Bottle of Cizhou type

Wine bottle with a full, pear-shaped body tapering to a long, waisted neck ending in a flared mouth with lipped rim. The vessel sits on a splayed, slightly stepped foot that is unglazed on the bottom except where trimming has left a thin strip of glaze on the underside edge. The dark glaze is a lustrous rich brown suffused with fine speckles. A chip is visible on the foot ring.

The decoration consists of three registers set between bands of incised bow-string lines. The middle and largest frieze displays boldly drawn curling leaves attached to a meandering stem, a design interspersed with trilobed Sagittarius leaves. The top zone features oval leaves. The bottom register does not use the “cut glaze” technique but rather boasts a simplified decor of incised petal motifs.

Historical period(s)
Jin or Yuan dynasty, 12th-mid 14th century
Medium
Stoneware with white slip and iron glaze
Style
Cizhou or Cizhou-type ware
Dimensions
H x Diam (overall): 28.2 x 16.4 cm (11 1/8 x 6 7/16 in)
Geography
China, Shanxi or Hebei province, Cizhou kiln network
Credit Line
Purchase — funds provided by Charles Lang Freer Endowment and Lois S. Raphling, the Hassan Family Foundation, in memory of Dr. David L. Raphling
Collection
Freer Gallery of Art
Accession Number
F2003.1a-e
On View Location
Currently not on view
Classification(s)
Ceramic, Vessel
Type

Bottle

Keywords
China, Cizhou type ware, Cizhou ware, Jin dynasty (1115 - 1234), peony, stoneware, wine, WWII-era provenance, Yuan dynasty (1279 - 1368)
Provenance

By 1957 to 1977
Dugald Malcolm (1917-2000), method of acquisition unknown [1]

1977
Sale, London, Sotheby's, "The Malcolm Collection Catalogue of Important Chinese Bronzes, Ceramics, and Works of Art," March 29, 1977, lot 143 [2]

By 1987 to 2001/2002
The Idemitsu Collection, method of acquisition unknown [3]

2001/2002 to 2003
Anthony Carter, Chinese Ceramics & Works of Art, purchased from The Idemitsu Collection [4]

2003
Freer Gallery of Art, purchased from Anthony Carter, Chinese Ceramics & Works of Art [5]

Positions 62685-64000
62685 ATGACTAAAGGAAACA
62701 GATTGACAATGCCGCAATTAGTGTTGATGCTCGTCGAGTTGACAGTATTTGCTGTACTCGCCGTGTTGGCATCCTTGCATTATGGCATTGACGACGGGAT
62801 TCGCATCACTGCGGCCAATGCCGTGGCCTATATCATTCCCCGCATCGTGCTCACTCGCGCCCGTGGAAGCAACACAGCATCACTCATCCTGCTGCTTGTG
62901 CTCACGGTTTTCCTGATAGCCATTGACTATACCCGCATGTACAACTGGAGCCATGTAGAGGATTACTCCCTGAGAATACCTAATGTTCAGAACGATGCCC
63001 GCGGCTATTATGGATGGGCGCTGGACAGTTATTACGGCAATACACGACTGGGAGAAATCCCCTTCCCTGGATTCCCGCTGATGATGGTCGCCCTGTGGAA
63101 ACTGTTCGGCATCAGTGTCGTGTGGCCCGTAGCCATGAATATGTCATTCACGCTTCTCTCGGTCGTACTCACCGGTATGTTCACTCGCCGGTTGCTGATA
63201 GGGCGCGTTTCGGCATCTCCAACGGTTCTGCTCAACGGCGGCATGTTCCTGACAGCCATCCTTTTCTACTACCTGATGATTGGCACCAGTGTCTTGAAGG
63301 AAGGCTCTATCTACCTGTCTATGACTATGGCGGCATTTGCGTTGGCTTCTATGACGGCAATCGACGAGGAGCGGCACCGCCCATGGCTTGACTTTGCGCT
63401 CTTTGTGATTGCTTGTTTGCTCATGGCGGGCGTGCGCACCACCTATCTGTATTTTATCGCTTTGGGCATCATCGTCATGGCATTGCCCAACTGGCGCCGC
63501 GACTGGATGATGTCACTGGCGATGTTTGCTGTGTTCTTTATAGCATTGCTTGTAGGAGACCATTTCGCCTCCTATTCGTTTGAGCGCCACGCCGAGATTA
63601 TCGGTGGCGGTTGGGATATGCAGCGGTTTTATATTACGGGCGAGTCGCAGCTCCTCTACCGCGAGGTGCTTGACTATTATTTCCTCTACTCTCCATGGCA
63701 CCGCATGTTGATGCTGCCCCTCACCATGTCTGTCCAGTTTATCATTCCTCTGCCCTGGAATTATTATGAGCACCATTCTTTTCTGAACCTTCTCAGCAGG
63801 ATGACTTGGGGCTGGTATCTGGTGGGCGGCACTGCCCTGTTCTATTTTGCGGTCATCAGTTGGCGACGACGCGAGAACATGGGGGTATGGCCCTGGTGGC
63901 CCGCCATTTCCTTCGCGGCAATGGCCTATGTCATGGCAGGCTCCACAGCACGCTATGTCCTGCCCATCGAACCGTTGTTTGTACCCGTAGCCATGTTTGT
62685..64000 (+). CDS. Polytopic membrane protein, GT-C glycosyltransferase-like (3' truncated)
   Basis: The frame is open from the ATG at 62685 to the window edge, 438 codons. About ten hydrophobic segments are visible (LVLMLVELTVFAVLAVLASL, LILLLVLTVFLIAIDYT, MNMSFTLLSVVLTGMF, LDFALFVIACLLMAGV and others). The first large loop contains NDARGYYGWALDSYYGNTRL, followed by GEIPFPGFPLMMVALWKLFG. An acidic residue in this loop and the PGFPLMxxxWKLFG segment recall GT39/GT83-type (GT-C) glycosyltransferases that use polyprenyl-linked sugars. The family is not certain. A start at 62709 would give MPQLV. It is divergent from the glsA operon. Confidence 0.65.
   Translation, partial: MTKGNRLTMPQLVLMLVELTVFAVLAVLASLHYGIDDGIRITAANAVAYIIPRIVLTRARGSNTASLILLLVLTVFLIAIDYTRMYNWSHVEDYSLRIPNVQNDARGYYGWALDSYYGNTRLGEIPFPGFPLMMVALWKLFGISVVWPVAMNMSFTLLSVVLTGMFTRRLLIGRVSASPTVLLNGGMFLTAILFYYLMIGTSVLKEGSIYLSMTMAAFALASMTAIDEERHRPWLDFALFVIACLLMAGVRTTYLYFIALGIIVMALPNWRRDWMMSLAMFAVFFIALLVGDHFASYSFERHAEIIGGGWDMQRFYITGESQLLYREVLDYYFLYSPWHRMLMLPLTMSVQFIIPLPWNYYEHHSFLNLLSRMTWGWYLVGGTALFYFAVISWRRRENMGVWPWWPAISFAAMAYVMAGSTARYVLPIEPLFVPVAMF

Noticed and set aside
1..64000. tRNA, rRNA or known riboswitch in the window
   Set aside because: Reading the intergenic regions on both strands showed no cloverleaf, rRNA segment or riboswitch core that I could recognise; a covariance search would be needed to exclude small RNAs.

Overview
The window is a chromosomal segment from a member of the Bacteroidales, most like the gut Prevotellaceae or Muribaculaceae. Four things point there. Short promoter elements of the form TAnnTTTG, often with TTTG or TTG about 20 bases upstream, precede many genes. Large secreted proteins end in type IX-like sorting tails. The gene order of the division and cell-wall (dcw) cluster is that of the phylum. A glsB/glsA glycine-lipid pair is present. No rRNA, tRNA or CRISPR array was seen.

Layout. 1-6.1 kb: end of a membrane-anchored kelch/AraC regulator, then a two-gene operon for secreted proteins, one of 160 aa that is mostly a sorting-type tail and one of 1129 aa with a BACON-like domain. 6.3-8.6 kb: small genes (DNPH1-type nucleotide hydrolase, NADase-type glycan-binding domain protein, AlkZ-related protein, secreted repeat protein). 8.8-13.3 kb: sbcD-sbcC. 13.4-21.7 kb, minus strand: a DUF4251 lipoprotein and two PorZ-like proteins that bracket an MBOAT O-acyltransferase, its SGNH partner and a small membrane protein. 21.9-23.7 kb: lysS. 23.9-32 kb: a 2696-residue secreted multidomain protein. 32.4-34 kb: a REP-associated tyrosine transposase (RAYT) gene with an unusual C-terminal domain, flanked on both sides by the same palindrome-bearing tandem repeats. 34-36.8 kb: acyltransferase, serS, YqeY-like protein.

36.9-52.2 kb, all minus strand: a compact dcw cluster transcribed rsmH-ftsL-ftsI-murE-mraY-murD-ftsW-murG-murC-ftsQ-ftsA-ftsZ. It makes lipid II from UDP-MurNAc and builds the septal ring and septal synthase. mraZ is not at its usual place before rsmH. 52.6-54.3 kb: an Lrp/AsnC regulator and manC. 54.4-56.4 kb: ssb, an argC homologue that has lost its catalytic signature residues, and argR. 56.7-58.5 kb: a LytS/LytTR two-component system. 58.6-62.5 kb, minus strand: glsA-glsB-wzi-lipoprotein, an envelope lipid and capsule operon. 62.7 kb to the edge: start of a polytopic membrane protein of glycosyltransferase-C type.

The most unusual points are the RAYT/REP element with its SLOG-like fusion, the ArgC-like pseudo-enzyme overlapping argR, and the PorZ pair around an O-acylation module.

Notes:
[1] In 1957 the Malcolm Collection of Chinese objects was on loan to the School of Oriental and African Studies and this object was a part of the collection at that time, as Margaret Medley studied it and published it as part of her 1976 study of Chinese ceramics. See Margaret Medley, "The Chinese Potter: A Practical History of Chinese Ceramics" [book] (Oxford: Phaidon Press, 1976), 135. The text credits Dugald Malcolm as the owner of the object. See also Mr. J. D. Pearson and members of library staff, "Report: The Library of the School of Oriental and African Studies" in The Journal of Asian Studies, vol. 17, no. 1 (November 1957), 185.

[2] Sotheby's, "The Malcolm Collection: Catalogue of Important Chinese Bronzes, Ceramics, and Works of Art" [auction catalogue] (London, March 29, 1977), lot 120.

[3] See Idemitsu Bijutsukan, "Chūgoku tōji: Idemitsu Bijutsukan zōhin zuroku (Chinese Ceramics in the Idemitsu Collection)" [book] (Tokyo: Idemitsu Bijutsukan, Hatsubai Heibonsha, 1987), no. 523.

[4] Anthony Carter of Chinese Ceramics & Works of Art reported that he acquired from the Idemitsu Collection in 2001 or 2002. See acquisition consideration, February 3, 2003, copy in object file.

[5] The Freer Gallery of Art purchased the object in March 2003. See purchase agreement, copy in object file.

Research Completed February 14, 2022

Previous Owner(s) and Custodian(s)

Anthony Carter
Idemitsu Museum of Arts
Captain Dugald Malcolm English, 1917-2000

Description

Wine bottle with a full, pear-shaped body tapering to a long, waisted neck ending in a flared mouth with lipped rim. The vessel sits on a splayed, slightly stepped foot that is unglazed on the bottom except where trimming has left a thin strip of glaze on the underside edge. The dark glaze is a lustrous rich brown suffused with fine speckles. A chip is visible on the foot ring.

The decoration consists of three registers set between bands of incised bow-string lines. The middle and largest frieze displays boldly drawn curling leaves attached to a meandering stem, a design interspersed with trilobed Sagittarius leaves. The top zone features oval leaves. The bottom register does not use the "cut glaze" technique but rather boasts a simplified decor of incised petal motifs.

Label

The design of this bottle was created in the multi-step process of "cut glaze" that requires applying white slip to the vessel, then glazing it, and then incising into and selectively scrapping away areas of the glaze to created a design. When the potters scrapped away the glaze, in many areas they also removed much of the white slip, so that it in some places it is so thin as to be almost imperceptible to the naked eye.  Nonetheless, the slip improves the contrast of light and dark.

Published References
  • Sale of the Malcom Collection. London, March 29, 1977. lot 143.
  • Robert Mowry. Hare's Fur, Tortoiseshell, and Partridge Feathers: Chinese Brown- and Black-Glazed Ceramics, 400-1400. Exh. cat. Cambridge, Massachusetts. .
  • Mary Tregear. Song Ceramics. London. pl. 92.
  • Jan Wirgin. Sung Ceramic Designs. no. 42, Stockholm. pl. 55.
  • Idemitsu Museum of Arts. Chugoku toji: Idemitsu Bijutsukan zohin zuroku [Chinese Ceramics in the Idemitsu Collection]., Shohan. Tokyo. pl. 523.
  • Margaret Medley. The Chinese Potter: A Practical History of Chinese Ceramics. Oxford. p. 135.
Collection Area(s)
Chinese Art
Web Resources
Google Cultural Institute
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